5 criteria for choosing your Semantic Analysis Software

How to choose a Semantic Analysis Software? What are the points of vigilance to watch? This blog post is based on an article “What to Look For In a Text Analytics Platform”, written by analysts at Bain & company, an international strategy consulting firm.

The analysis of textual data offers many possibilities for understanding the Customer Experience, and for identifying the root causes of problems encountered in interactions between customers and businesses.

More and more customer-centric companies are therefore equipping themselves with Semantic Analysis Software, in order to finally take advantage of all this untapped data: emails, satisfaction surveys, messages on social networks …

But you still have to choose the right tool! Which is not easy, because there are many players, and the market is constantly evolving.

Analysts at Bain & Company, an international strategy consulting firm, identified 5 criteria they believe are the most useful to consider when choosing your Semantic Analysis Software. We were inspired to write this blog post.

1- Semantic analysis methods and technologies

According to Bain & Company, the most advanced solutions use a combination of methods to analyze text, including:

  • Machine learning (supervised or unsupervised);
  • Natural language processing techniques (NLP);
  • But also statistical and business rules that must be able to adapt to the customer.

Platforms based primarily on machine learning use complex algorithms. They are not very customizable, and they suffer from the “black box” syndrome: it is sometimes difficult, if not impossible, to justify and explain the results of the analyzes. Users have to trust the machine, which is not always easy when faced with a result that you do not understand.

These platforms offer high performance, with quickly accessible results. The corollary is that they only work with large volumes of data.

Conversely, platforms that rely primarily on natural language processing technologies (NLP) and business dictionaries tend to specialize in a particular use case or industry. This approach works quite well, and allows you to launch a Semantic Analysis project quickly. But be careful, if the data to be analyzed goes beyond the framework already managed by these platforms, the results may be disappointing.

When it comes to analyzing the tone or polarity of speech, also called “Sentiment Analysis”, most platforms allow a verbatim to be identified as positive, negative or neutral. Some tools go further, by noting the tone of a verbatim on a scale of 1 to 10. But the degree of precision is very variable and depends on the quality of the data. According to Bain & Company, there are few solutions capable of obtaining a good reliability rate on this aspect of the analysis, so the chosen tool must allow you to assess the reliability of the analysis and measure the rate of “false positives”.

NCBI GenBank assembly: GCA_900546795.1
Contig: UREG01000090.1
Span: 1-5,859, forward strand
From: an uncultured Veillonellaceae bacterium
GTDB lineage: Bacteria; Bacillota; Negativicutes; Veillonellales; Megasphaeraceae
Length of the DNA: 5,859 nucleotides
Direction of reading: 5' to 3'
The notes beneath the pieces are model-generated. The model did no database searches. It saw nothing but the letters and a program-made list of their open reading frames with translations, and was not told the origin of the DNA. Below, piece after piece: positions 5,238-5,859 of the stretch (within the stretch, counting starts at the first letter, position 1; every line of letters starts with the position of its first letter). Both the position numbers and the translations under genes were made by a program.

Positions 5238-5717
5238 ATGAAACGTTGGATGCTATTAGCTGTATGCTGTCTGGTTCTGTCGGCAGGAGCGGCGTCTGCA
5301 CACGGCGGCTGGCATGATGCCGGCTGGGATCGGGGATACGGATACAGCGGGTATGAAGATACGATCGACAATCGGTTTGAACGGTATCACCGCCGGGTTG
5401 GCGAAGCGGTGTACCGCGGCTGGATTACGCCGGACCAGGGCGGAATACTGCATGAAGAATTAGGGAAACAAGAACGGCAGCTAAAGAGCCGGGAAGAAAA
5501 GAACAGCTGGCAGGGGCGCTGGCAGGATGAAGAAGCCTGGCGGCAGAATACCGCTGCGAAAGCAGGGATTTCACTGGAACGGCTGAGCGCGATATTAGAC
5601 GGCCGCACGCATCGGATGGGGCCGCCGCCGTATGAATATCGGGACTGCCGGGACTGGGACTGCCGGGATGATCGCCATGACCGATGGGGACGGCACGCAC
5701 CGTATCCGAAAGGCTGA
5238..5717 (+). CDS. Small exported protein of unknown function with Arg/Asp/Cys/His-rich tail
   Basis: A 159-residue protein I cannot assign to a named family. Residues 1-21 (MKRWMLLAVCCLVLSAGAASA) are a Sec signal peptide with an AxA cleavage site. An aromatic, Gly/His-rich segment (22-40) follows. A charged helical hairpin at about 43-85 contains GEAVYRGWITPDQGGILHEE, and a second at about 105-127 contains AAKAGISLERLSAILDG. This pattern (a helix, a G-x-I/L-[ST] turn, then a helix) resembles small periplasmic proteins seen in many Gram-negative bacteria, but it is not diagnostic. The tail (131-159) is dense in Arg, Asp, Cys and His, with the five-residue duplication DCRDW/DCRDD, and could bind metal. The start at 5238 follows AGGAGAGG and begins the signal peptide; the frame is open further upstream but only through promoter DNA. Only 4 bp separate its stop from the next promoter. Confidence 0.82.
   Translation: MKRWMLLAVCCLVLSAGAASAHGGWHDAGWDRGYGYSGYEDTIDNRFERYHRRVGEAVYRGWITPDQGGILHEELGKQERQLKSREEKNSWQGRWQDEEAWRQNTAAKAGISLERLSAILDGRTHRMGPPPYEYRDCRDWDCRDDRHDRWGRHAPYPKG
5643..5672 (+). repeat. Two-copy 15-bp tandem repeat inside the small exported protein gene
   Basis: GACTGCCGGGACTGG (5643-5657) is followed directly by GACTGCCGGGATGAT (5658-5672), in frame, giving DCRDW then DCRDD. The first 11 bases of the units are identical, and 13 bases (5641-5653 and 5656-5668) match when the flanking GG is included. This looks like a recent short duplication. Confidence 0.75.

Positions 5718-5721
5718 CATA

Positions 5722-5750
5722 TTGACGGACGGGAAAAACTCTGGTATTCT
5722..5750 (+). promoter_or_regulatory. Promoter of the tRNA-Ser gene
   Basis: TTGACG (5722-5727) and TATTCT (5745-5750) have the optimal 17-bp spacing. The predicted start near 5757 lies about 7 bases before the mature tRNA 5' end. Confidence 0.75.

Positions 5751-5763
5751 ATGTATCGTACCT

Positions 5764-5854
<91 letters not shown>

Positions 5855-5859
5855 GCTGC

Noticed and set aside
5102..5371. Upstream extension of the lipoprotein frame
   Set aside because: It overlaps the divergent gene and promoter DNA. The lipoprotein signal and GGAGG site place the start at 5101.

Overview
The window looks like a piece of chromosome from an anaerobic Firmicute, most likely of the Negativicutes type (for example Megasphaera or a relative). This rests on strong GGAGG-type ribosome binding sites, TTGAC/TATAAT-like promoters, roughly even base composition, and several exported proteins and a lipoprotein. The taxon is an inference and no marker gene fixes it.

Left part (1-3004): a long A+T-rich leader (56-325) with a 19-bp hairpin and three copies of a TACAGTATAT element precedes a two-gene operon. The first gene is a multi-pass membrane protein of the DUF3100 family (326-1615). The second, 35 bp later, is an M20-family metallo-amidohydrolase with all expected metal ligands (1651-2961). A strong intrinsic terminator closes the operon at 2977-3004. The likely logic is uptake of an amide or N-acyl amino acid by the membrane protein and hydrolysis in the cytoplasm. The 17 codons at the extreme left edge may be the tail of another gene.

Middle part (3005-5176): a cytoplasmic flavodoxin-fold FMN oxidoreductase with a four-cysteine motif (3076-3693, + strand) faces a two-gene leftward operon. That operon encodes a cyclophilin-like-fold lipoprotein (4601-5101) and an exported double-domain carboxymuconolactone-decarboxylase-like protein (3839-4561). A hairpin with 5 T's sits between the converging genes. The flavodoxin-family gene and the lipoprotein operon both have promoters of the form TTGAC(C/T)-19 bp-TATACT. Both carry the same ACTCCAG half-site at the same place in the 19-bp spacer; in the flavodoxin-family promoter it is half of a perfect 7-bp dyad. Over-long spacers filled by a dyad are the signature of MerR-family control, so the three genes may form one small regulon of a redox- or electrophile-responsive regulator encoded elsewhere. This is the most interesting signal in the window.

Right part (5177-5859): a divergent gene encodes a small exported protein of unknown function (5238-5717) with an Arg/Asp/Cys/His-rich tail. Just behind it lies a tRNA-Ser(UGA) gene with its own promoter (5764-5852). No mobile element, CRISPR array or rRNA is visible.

2- Integration of metadata associated with textual data

We are talking here about the platform’s ability to integrate data that enriches textual data. According to Bain & Company, many Semantic Analysis Platforms do not offer this possibility.

In the case of customer verbatims, this can be customer segmentation data: age, country, city, type of customer, relationship history, etc. One of the most interesting metadata is the satisfaction score or the NPS score associated with a customer comment. Being able to compare written customer feedback and the quantified score provides very useful insight into the root causes of satisfaction or dissatisfaction, and the drivers of customer loyalty.

3- Customizable dashboards and reporting

Bain & Company experts have noticed that many Semantic Analysis Software offers fairly basic graphical reporting.

This is why they recommend focusing on solutions that offer the possibility of customizing dashboards and creating tailor-made reporting.

They also stress the need to be able to easily export data and statistics, in various formats.

4- Easy and fast navigation in the data

The fourth choice criterion highlighted by Bain & Company’s analyzes is the ergonomics of the Semantic Analysis Software, and the ease of use. Use of the tool should not be restricted to experts. For users to use it easily, it is imperative to check the performance of the tool: navigation must be smooth and fast.

5- Semantic Analysis in several languages

The final criterion to consider when choosing your Semantic Analysis Software is its ability to analyze data in multiple languages. The best tools natively support multiple languages, without having to always translate the original data into a “hub language”.

And Proxem Studio in all of this?

The Proxem Studio Software checks all the boxes identified by Bain & Company:

  • A Semantic Analysis engine that combines Natural Language Processing, Machine Learning, and User-Personalized Business Rules;
  • Possibility of associating external data such as your customer segments or the NPS;
  • Varied and customizable dashboards and graphics;
  • Ergonomics and speed of loading results;
  • Native support for 27 languages.